Welcome back to Wildlife Diaries. This is a collaboration between the Museum of Zoology and Cambridge University Botanic Garden, sharing the wildlife of the Garden as spring arrives. Catch up on last week’s post, filled with moths, cherry blossom about to bloom and birds collecting nesting materials , and the week before with with badgers, bats and more, and the first Wildlife Diaries post with its flowers and fragrances, hibernating ladybirds and singing robins. Remember to join us for a special livestream at 5pm on April 1, when you can ask your questions to our panel of wildlife experts.
24 March 2021
The magnolias have burst into flower and look magnificent, and the Yoshino Cherry is in bloom, its flowers are buzzing with bees. The Hellebores in the Winter Garden are also popular with pollinators. Long-tailed tits are collecting nesting materials, flying from branch to branch with feathers in their beaks. A Goldcrest flies out from a conifer, and the air around the Cambridge Oak is filled with birdsong. As the garden gets ready to close to the public, a Muntjac is spotted near the fountain, running into the wilder, wooded area.
26 March 2021
Although the plants are heralding spring by bursting into bloom, the temperatures are still quite low and we’ve even had overnight frosts this week. Although some frog spawn was spotted in a small pool in the Rock Garden a few weeks ago, it has failed to develop, probably because of the recent overnight frosts. Frogs will lay eggs throughout spring so hopefully we will spot some new spawn soon as the weather warms up. Early spring followed by late frosts can be detrimental to many species. After plants stoically withstand cold winters, early spring means plants are keen to leaf and flower as soon as possible, but this involves a reduction in winter protection from the cold. A late frost can kill the fresh leaves and flowers and affect growth and reproduction that year. The Magnolia flowers emerging are also at risk from cold frosty nights which could cut the beautiful display short.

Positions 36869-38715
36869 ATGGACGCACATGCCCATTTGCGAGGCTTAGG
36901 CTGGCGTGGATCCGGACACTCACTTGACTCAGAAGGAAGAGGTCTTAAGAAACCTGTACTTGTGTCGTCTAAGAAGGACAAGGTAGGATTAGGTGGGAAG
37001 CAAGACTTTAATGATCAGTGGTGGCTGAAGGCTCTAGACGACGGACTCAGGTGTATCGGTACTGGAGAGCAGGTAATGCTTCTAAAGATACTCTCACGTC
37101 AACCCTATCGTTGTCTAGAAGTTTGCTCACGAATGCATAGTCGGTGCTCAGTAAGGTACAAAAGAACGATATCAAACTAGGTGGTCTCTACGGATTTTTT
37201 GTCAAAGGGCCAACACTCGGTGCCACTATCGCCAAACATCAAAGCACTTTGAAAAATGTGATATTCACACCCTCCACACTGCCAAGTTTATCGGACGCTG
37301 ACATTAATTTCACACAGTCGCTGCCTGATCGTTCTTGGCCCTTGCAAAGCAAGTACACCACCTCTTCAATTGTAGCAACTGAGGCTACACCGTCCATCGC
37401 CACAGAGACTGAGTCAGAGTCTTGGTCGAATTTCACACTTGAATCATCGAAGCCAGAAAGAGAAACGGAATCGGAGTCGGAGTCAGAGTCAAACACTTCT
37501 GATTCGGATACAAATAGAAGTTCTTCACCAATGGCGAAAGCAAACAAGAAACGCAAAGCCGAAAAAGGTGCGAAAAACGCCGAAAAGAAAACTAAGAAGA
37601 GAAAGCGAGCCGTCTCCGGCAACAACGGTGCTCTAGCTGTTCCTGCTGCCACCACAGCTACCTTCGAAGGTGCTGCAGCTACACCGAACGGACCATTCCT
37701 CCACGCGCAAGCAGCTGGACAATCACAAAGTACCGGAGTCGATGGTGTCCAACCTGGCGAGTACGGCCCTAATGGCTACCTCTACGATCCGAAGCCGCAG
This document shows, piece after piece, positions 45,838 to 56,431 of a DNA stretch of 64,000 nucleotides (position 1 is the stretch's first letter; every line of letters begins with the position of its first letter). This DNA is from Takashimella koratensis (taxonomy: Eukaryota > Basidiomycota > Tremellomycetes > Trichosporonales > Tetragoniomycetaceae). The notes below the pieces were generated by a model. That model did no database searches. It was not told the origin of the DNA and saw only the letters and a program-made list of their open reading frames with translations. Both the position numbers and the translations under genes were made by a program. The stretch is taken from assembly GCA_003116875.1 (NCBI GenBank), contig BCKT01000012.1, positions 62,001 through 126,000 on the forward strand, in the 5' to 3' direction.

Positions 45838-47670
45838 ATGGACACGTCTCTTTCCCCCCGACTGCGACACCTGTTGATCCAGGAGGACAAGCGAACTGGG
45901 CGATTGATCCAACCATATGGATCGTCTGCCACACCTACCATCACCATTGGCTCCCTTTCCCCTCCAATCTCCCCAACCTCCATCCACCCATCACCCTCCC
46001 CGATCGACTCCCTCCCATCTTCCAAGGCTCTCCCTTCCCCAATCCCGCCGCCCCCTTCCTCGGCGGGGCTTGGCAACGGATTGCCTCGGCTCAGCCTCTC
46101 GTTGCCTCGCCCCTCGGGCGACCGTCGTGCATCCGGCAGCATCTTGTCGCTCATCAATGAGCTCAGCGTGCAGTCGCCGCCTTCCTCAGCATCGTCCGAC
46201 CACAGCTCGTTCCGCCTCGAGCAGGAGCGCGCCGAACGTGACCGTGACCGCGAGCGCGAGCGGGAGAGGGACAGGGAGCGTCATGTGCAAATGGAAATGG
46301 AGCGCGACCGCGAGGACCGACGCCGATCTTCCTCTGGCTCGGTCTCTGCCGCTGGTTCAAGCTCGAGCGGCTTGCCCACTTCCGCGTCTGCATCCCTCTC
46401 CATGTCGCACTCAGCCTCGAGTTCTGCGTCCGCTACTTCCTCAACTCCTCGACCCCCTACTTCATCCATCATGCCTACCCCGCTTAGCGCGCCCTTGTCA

There was another first for the year moth in the trap over night, a Twin-spotted Quaker, plus a few other Common Quakers and a Hebrew Character again. Only a few bats were active over night, popping out just after sunset probably for a quick drink, before returning to their roosts to go back to sleep until the temperatures increase. We spotted our first Dark-edged Bee-fly on the path near the Autumn Garden yesterday. It looks a little like a bumblebee and will be found hovering over flowers with its long tongue, and is a good sign of the arrival of spring. Oxslips and Violets have also started flowering on the ecological mound.